This news item expired on Monday, December 31, 2012 so the information below could be outdated or incorrect.
We all look forward to the glow of holiday lights – on the tree, around the house, or lining each roof ridge and gable outside. With this added illumination, some households resign themselves to a higher holiday utility bill. That doesn’t have to be the case.
Advances in lighting technology are making holiday lights considerably more energy efficient. LED (light-emitting diode) lights are becoming increasingly popular and are readily available. Like compact fluorescents, LED lights are cool to the touch.
Development of LED lights has been ongoing since the 1960s, but LED lights have only recently begun to produce the amount of light output and power to make them competitive with incandescent lights and fluorescents.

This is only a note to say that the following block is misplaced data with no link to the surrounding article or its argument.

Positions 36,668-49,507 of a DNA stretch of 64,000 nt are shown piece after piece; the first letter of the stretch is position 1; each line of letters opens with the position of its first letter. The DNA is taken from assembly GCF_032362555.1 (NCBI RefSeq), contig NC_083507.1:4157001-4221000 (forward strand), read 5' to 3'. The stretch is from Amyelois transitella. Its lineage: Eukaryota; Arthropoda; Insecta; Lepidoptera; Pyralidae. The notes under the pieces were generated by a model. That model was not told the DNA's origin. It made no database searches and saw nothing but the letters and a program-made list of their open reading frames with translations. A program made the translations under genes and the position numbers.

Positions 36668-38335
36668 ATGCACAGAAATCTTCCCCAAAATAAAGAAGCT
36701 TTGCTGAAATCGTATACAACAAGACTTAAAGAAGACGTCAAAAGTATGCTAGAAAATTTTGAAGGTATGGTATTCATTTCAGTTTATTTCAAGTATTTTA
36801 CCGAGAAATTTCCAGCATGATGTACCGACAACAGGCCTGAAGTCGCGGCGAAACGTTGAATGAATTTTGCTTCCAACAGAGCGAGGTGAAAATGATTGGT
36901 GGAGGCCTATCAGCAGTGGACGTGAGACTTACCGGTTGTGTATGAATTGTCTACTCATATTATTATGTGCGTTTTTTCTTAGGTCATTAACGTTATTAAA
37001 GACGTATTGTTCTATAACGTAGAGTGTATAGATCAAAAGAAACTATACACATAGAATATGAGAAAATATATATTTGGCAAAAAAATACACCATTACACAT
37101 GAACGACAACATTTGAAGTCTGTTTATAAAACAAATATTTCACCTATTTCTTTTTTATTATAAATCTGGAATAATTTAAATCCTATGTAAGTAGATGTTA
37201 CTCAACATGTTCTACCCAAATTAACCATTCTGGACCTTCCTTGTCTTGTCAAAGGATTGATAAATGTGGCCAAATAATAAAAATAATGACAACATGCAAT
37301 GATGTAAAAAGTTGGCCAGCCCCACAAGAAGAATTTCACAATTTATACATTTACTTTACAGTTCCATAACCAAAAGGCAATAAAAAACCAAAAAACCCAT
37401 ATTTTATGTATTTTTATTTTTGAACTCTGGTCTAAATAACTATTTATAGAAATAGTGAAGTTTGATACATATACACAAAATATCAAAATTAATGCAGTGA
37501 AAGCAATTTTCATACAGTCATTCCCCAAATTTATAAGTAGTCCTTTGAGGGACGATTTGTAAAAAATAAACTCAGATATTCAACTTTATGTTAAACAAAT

Currently, white LED lights produce a cooler, bluish glow, as compared to the warmer glow of an incandescent with yellow undertones. Warmer-toned LED lights are available, but they offer less light per watt of energy consumed.
LED lights provide a variety of benefits: energy efficiency, savings on maintenance, durability, and impact resistance, to name a few. Many LED lights are advertised to last 50,000 to 100,000 hours.
LEDs cost around 45¢ for 30 days when used for 6 hours per day, traditional holiday lights cost $31.30 for 30 days when used for 6 hours per day. The initial investment in LED lights may be greater than traditional holiday lights; however, over time, a sizable savings will be seen on your power bill.
For more energy conservation tips for your home, contact Buncombe County Cooperative Extension at 255-5522.
US Department of Energy - Using LEDs